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Guidelines on Building Ponds in Arkansas

Smokey Yokems

Expanding economic development programs in Arkansas are dependent in part on man-made ponds. The Smith-Lever Act of 1914 was a congressional mandate designed by US President Woodrow Wilson to legally authorize the United States Department of Agriculture (USDA), state land-grant universities and local governments to create practical guidelines for agricultural education. Based on this mandate the state of Arkansas authorized the Arkansas Cooperative Extension to created comprehensive recommendations for pond construction.

Types of Ponds

Pond sites in Arkansas are a source of enjoyment and beauty as well as utility

The USDA identifies two primary pond types. Embankment ponds are created by damming streams in depressed land sites that will permit five or more feet of water to collect from runoff and rainfall. Excavated ponds must be dug in a level area where the water table is reasonably accessible or water can be pumped in from a nearby source. Each pond type may be also be referred to as a watershed pond, or a levee respectively.

Pond Usage and Location

Primary pond use will determine location and pond type. The Arkansas Cooperative Extension recommends watershed ponds for fish production and recreation because they are cleaner and maintain a natural ecosystem with less effort. Levee ponds are better for irrigation, livestock watering and recreational fishing because placement options are more flexible and drainage is possible if drainpipes are installed.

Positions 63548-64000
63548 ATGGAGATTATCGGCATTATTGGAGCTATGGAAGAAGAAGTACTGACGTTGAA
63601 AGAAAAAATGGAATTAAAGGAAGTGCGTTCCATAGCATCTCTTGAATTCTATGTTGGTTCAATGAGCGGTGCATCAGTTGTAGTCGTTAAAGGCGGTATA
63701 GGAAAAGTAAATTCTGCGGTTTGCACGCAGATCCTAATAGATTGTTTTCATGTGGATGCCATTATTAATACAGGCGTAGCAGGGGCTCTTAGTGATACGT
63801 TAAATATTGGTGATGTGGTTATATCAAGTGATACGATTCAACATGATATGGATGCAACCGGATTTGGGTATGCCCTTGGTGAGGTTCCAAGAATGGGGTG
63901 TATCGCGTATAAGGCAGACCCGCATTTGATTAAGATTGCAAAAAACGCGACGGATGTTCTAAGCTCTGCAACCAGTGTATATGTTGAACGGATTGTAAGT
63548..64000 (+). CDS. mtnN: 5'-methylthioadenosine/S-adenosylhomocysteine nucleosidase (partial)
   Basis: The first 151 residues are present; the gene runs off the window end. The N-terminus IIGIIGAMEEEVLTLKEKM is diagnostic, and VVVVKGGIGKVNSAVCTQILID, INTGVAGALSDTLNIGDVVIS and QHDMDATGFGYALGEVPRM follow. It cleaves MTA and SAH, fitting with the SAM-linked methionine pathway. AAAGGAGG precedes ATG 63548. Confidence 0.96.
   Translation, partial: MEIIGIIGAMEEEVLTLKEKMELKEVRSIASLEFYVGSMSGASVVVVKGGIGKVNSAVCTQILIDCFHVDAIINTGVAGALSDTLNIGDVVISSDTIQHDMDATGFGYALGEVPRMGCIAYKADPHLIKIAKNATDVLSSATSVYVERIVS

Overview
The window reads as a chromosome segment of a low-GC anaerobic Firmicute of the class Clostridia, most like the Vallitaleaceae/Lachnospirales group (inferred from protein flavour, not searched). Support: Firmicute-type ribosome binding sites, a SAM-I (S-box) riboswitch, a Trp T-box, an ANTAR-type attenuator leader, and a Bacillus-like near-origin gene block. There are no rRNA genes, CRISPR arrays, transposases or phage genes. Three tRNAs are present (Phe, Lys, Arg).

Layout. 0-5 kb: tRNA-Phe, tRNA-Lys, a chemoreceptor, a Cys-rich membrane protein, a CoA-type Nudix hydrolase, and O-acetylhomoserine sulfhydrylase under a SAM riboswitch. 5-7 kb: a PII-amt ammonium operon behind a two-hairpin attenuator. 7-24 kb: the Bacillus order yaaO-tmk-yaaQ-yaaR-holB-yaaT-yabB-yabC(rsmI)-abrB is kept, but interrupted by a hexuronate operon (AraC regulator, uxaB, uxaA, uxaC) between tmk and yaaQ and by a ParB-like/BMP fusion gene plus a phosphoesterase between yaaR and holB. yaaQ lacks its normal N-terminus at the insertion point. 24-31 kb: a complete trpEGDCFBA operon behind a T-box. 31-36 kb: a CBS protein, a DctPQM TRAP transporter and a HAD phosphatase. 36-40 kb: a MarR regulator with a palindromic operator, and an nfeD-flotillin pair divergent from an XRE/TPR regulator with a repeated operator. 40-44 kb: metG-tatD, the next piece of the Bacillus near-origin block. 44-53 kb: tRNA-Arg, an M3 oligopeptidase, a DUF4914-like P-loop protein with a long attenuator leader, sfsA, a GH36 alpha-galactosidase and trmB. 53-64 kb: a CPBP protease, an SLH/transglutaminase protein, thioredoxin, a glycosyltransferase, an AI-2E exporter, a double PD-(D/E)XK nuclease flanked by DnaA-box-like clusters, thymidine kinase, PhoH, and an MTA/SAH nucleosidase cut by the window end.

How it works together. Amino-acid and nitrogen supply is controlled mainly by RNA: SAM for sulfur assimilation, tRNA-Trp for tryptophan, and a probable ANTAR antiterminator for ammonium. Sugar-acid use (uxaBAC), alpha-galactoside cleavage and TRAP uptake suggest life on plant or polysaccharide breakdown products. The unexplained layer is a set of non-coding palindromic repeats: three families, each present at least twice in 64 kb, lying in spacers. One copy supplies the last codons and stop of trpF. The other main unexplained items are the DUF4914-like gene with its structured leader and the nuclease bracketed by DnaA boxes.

Soil Content

The Arkansas Cooperative Extension recommends that pond soils include at least 20 percent clay to allow adequate compaction to hold water in the pond. Levee ponds and core trench fill for watershed pond dams must be manually compacted using equipment designed specifically for the purpose.

Water Capacity

Evaluation of necessary water capacity for a new pond should include assessment of adequate spillways, number of gallons per day necessary to serve livestock or provide irrigation and the variety of depths necessary for successful fish production and enjoyable fishing. Control of healthy vegetation is also more challenging if ponds are too deep or too shallow. Both the USDA and the Arkansas Cooperative extension recommend 6 to 7-feet with quick drop off to at least 2 to 2 1/2-feet as an average productive depth for all pond uses.

Special Considerations

Pond design can be tailored to multiple uses. Designated fishing areas should provide plenty of natural places for fish to hide and spawn. Irrigation pumps should be placed separately from fishing areas. Fencing ponds to prevent fish escape is not recommended as it clogs easily. The Arkansas Cooperative Extension recommends a parallel bar spillway barrier designed by The Alabama Department of Conservation and Natural Resources to prevent fish escape in high water.